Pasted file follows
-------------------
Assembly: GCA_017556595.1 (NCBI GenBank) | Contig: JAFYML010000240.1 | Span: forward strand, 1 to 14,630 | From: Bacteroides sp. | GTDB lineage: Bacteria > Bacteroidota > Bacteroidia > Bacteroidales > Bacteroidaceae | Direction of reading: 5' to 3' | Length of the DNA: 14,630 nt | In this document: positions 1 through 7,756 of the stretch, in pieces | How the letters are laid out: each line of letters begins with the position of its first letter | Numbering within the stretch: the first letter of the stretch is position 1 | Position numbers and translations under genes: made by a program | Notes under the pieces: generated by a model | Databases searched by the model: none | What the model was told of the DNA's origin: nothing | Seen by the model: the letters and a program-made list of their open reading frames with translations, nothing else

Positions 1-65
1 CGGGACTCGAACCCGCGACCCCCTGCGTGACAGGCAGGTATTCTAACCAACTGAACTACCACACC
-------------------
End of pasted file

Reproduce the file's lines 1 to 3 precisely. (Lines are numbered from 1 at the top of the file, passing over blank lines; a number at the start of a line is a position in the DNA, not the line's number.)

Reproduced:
Assembly: GCA_017556595.1 (NCBI GenBank) | Contig: JAFYML010000240.1 | Span: forward strand, 1 to 14,630 | From: Bacteroides sp. | GTDB lineage: Bacteria > Bacteroidota > Bacteroidia > Bacteroidales > Bacteroidaceae | Direction of reading: 5' to 3' | Length of the DNA: 14,630 nt | In this document: positions 1 through 7,756 of the stretch, in pieces | How the letters are laid out: each line of letters begins with the position of its first letter | Numbering within the stretch: the first letter of the stretch is position 1 | Position numbers and translations under genes: made by a program | Notes under the pieces: generated by a model | Databases searched by the model: none | What the model was told of the DNA's origin: nothing | Seen by the model: the letters and a program-made list of their open reading frames with translations, nothing else

Positions 1-65
1 CGGGACTCGAACCCGCGACCCCCTGCGTGACAGGCAGGTATTCTAACCAACTGAACTACCACACC